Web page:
Obama thinks this is fighting terrorism…..
With so many world leaders flocking to Paris for the latest U.N. climate megaconference, the event planners are having to divide them into two groups for Monday’s day-long opening segment.
Since “it is not possible to have all statements delivered in one room within the set timeframe for the event,” organizers say 72 leaders will deliver their statements in one meeting room, “Loire,” at the conference venue north or Paris, while at the same time in the nearby “Seine” chamber, another 70 will deliver theirs.
The vast majority of leaders taking part in the so-called COP21 event, which begins just 17 days after deadly terrorist attacks in Paris and runs through Dec. 11, are presidents and prime ministers. Four kings (Morocco, Jordan, Cambodia, Lesotho) will attend, while a handful of countries are sending vice-presidents.
President Obama is third in the speaking order in the “Seine” room, after the president of Paraguay and the king of Morocco. Chinese President Xi Jinping and Russian President Vladimir Putin are a few speakers down the list in the same venue, while the prime minister of India – the third-largest emitter of “greenhouse gases” blamed for climate change – has a slot much further down that list.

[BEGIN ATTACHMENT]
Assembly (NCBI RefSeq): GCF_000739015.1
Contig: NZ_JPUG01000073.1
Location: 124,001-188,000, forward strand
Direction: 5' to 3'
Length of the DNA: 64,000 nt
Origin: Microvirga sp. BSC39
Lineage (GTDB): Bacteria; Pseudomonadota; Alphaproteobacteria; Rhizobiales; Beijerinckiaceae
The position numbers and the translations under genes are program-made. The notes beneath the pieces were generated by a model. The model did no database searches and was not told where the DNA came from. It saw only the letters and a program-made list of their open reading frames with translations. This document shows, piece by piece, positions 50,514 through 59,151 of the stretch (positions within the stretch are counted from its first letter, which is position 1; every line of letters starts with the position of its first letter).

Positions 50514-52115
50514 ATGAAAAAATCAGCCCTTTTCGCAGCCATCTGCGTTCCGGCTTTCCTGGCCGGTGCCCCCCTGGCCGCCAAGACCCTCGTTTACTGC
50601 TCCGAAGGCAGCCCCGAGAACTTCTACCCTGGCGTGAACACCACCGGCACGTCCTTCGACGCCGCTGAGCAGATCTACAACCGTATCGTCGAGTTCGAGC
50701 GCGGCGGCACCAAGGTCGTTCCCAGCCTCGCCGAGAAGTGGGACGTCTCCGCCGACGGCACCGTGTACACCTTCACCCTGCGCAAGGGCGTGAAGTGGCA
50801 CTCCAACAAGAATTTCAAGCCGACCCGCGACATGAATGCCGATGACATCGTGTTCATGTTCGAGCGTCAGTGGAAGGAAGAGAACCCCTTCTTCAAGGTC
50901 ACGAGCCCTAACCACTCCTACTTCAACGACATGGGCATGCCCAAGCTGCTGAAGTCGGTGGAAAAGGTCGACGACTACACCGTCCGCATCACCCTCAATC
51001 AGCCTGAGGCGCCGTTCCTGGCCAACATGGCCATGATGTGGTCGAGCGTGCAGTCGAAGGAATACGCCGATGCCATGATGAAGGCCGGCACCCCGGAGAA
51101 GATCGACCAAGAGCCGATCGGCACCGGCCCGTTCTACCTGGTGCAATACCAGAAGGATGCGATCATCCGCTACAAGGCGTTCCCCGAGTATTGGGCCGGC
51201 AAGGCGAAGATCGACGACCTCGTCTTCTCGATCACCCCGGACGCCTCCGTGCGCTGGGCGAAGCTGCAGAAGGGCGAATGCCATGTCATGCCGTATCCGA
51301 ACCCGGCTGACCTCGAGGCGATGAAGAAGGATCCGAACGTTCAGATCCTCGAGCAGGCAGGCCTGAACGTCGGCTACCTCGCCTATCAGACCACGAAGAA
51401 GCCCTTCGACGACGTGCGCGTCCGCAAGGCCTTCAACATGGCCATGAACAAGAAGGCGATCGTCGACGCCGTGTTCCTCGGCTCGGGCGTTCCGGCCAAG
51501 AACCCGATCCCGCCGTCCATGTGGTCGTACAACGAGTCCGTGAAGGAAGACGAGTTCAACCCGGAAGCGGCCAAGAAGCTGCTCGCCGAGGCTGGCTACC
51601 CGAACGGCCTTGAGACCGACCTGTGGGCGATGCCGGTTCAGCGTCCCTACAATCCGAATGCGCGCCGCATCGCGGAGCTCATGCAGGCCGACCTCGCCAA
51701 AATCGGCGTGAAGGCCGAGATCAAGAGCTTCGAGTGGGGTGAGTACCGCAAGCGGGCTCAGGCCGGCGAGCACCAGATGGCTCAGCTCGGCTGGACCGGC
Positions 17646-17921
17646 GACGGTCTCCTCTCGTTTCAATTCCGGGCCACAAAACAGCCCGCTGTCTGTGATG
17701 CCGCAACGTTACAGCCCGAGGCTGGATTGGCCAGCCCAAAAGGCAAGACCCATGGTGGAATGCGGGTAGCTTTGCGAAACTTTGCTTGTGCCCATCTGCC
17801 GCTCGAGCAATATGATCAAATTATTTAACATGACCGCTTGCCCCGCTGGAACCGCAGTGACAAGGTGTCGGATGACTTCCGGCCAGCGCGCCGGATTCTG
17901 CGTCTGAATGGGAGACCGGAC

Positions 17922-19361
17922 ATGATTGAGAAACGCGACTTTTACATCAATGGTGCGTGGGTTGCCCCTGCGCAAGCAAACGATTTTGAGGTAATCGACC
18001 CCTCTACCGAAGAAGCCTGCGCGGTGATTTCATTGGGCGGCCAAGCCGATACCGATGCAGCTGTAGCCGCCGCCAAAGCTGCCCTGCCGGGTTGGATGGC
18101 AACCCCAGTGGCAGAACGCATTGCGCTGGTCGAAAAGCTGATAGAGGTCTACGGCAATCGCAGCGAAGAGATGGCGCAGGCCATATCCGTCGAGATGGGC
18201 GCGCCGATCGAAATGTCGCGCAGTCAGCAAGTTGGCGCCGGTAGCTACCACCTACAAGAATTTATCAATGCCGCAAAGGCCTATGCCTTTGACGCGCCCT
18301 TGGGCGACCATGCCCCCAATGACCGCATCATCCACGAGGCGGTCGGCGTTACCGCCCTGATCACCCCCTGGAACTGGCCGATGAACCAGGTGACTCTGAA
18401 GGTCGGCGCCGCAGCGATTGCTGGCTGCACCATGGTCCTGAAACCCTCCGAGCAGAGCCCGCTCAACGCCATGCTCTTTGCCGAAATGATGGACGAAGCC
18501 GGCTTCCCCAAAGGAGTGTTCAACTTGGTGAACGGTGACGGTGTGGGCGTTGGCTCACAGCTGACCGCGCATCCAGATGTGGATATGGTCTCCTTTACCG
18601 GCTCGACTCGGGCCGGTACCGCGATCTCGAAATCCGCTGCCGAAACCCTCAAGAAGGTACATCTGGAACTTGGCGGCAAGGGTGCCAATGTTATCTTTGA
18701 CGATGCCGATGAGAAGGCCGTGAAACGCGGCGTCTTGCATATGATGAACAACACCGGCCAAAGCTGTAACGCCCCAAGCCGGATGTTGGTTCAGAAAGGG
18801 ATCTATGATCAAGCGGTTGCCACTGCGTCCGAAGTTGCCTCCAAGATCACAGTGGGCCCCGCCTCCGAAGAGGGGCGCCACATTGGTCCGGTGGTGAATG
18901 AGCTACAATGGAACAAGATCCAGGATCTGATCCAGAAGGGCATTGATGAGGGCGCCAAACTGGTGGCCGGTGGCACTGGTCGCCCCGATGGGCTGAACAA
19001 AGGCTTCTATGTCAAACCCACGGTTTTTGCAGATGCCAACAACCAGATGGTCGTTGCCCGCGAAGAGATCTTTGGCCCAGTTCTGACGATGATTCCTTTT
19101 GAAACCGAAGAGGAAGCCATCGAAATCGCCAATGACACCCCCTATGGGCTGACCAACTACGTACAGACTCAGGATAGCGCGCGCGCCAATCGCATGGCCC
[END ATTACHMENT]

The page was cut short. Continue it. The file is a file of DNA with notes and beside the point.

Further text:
On the other list, leaders from Italy, Japan, Australia, Denmark and the Netherlands will rub shoulders with Zimbabwean President Robert Mugabe and Mahmoud Abbas, “president of the state of Palestine.”
Notable absentees include Iranian President Hasan Rouhani and Saudi King Salman.
The rival Shi’ite and Sunni nations, one immediately after the other on the speaking schedule, will be represented instead by Iran’s deputy president and Salman’s son, the deputy crown prince.
Cuban President Raul Castro is also not taking part, sending his first vice-president in his place. Missing from the list are any representatives from Syria, Sudan, North Korea, Burma, Qatar, and several other countries.
In contrast to the situation at the U.N. General Assembly each year, organizers are insistent that speakers limit their statements to three minutes each, and say that will be strictly enforced.
COP21, which stands for the 21st Conference of the Parties to the U.N. Framework Convention on Climate Change (UNFCCC), is expected to attract more than 40,000 delegates from 195 countries.
The goal is to reach agreement on reducing global greenhouse gas emissions in a bid to
keeping average temperatures from rising more than two degrees Celsius above pre-industrial levels. World leaders agreed several years ago that doing so was necessary to avoid potentially catastrophic effects on the planet.
Wealthy countries are also expected to commit to helping poor countries cope with climate change.